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Travels with Frances Densmore : her life, work, and legacy in Native American studies / edited by Joan M. Jensen and Michelle Wick Patterson.

Contributor(s): Jensen, Joan M | Patterson, Michelle Wick, 1973-.
Material type: TextTextSeries: JSTOR eBooks.Publisher: Lincoln : University of Nebraska Press, [2015]Description: 1 online resource.Content type: text Media type: computer Carrier type: online resourceISBN: 9780803274969; 0803274963.Subject(s): Ethnomusicologists -- United States -- Biography | Ethnomusicology -- United States | Indians of North America -- Music -- History and criticism | Indians of North America -- Material culture -- Collectors and collectingAdditional physical formats: Print version:: Travels with Frances DensmoreDDC classification: 781.62/970092 Online resources: Click here to view this ebook.
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Item type Current location Call number URL Status Date due Barcode
Electronic Book UT Tyler Online
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ML423.D36 T73 2015 (Browse shelf) https://ezproxy.uttyler.edu/login?url=http://www.jstor.org/stable/10.2307/j.ctt1d98bg6 Available ocn908031493

Includes bibliographical references and index.

Print version record.

Reviews provided by Syndetics

CHOICE Review

Frances Densmore (1867-1957) was a pioneering ethnomusicologist who field-recorded and transcribed thousands of songs traditional to dozens of North American First Nations. Mentored by Alice Fletcher, Smithsonian Bureau of American Ethnology (BAE), Densmore was supported by the BAE until the Depression cut its funds in the 1930s. Postwar, Densmore worked with Smithsonian archivists copying her wax cylinders onto vinyl discs; as Stephanie Thorne, Judith Gray, and Thomas Vennum describe in the book, Densmore's meticulous ear forced engineers to fine-tune copies. Feedback from Indian singers listening to the copies further enhanced their accuracy. Densmore's BAE monographs on Lakota Sioux, Chippewa (Anishinabe), Ute, Navajo, Seminole, and other national music genres and the thousands of field photos she took assist Indian communities today as well as scholars. The book details Densmore's half century of fieldwork and discusses her "new woman" career eschewing domesticity. (Her sister shared Densmore's Red Wing, MN, home and much of her fieldwork travels.) Scholarly but engaged with Densmore's forging a "new woman" scientist role and with researchers' movement from hearing Indian music as "primitive" to appreciating its sophistication, the book is interesting, contributing to ethnomusicology, women's studies, and the history of American Indian studies. Summing Up: Recommended. Upper-division undergraduates and above. --Alice B. Kehoe, emeritus, University of Wisconsin--Milwaukee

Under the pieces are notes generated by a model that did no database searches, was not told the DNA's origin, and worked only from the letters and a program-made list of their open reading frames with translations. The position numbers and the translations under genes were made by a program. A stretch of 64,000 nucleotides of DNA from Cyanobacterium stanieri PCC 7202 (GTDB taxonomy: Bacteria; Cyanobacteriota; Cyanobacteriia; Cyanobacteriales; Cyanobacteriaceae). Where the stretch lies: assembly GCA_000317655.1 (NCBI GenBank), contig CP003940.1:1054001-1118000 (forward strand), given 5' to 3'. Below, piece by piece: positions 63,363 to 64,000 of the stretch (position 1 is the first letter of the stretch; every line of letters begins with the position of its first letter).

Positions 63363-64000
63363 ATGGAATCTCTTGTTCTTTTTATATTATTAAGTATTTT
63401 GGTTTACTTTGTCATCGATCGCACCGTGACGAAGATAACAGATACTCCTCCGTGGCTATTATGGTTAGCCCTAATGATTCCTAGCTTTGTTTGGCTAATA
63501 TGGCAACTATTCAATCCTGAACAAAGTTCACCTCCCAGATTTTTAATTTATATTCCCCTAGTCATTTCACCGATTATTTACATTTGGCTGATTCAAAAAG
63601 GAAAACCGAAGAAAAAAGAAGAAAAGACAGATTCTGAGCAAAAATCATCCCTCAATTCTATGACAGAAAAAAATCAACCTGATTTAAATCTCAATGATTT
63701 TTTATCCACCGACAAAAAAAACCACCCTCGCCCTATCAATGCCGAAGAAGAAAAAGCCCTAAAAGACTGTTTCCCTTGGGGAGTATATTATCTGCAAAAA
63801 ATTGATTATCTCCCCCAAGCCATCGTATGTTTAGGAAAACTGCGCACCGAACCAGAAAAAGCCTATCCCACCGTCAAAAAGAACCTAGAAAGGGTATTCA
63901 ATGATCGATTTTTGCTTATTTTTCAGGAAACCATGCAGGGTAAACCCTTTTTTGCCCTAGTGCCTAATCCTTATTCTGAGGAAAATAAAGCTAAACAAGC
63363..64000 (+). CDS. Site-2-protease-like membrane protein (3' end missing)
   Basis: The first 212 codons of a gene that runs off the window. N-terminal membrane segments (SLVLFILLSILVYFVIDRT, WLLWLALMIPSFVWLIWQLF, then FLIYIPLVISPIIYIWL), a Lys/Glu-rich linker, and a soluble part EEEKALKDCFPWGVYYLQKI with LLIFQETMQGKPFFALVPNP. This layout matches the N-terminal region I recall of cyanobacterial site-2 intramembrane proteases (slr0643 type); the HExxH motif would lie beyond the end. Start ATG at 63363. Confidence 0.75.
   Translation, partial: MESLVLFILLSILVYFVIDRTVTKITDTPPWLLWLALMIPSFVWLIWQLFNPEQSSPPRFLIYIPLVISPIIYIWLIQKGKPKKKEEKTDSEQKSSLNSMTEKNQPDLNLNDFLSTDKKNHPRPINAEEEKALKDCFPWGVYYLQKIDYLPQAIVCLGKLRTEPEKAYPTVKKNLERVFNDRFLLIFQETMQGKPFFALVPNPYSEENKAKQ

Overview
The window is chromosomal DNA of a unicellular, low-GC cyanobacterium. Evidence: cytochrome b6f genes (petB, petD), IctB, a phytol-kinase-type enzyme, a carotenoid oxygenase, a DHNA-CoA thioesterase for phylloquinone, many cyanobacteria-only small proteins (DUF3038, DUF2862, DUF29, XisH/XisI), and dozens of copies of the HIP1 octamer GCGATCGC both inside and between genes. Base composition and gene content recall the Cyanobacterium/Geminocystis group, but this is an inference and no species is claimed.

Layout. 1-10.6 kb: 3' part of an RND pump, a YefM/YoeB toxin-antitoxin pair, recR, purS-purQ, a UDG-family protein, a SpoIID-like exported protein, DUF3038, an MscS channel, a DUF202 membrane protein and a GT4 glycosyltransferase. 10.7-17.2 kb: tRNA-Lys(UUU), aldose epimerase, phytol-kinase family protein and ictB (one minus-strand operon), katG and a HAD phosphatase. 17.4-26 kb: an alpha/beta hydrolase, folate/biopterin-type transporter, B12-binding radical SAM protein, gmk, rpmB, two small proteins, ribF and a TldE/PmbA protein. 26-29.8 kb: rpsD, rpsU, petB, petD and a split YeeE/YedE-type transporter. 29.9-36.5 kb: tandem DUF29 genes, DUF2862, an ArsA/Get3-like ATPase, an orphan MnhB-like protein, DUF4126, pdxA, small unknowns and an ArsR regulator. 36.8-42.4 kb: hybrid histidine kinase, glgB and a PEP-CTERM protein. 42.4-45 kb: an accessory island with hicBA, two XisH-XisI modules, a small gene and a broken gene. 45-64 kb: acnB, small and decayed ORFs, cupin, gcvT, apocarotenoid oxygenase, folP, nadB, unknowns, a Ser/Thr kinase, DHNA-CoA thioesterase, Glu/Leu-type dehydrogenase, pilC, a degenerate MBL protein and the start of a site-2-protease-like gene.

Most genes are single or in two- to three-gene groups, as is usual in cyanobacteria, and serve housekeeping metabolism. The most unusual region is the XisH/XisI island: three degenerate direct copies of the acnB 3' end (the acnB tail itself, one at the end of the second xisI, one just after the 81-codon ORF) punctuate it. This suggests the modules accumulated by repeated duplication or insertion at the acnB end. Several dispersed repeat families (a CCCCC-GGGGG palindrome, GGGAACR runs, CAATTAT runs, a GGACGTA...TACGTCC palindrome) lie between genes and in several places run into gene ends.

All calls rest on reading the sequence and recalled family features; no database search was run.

Author notes provided by Syndetics

Joan M. Jensen is a professor emerita of history at New Mexico State University. She is the author of several books, including Calling This Place Home: Women on the Wisconsin Frontier, 1850-1925 . Michelle Wick Patterson is an associate professor of history at Mount St. Mary's University. She is the author of Natalie Curtis Burlin: A Life in Native and African American Music (Nebraska, 2010).

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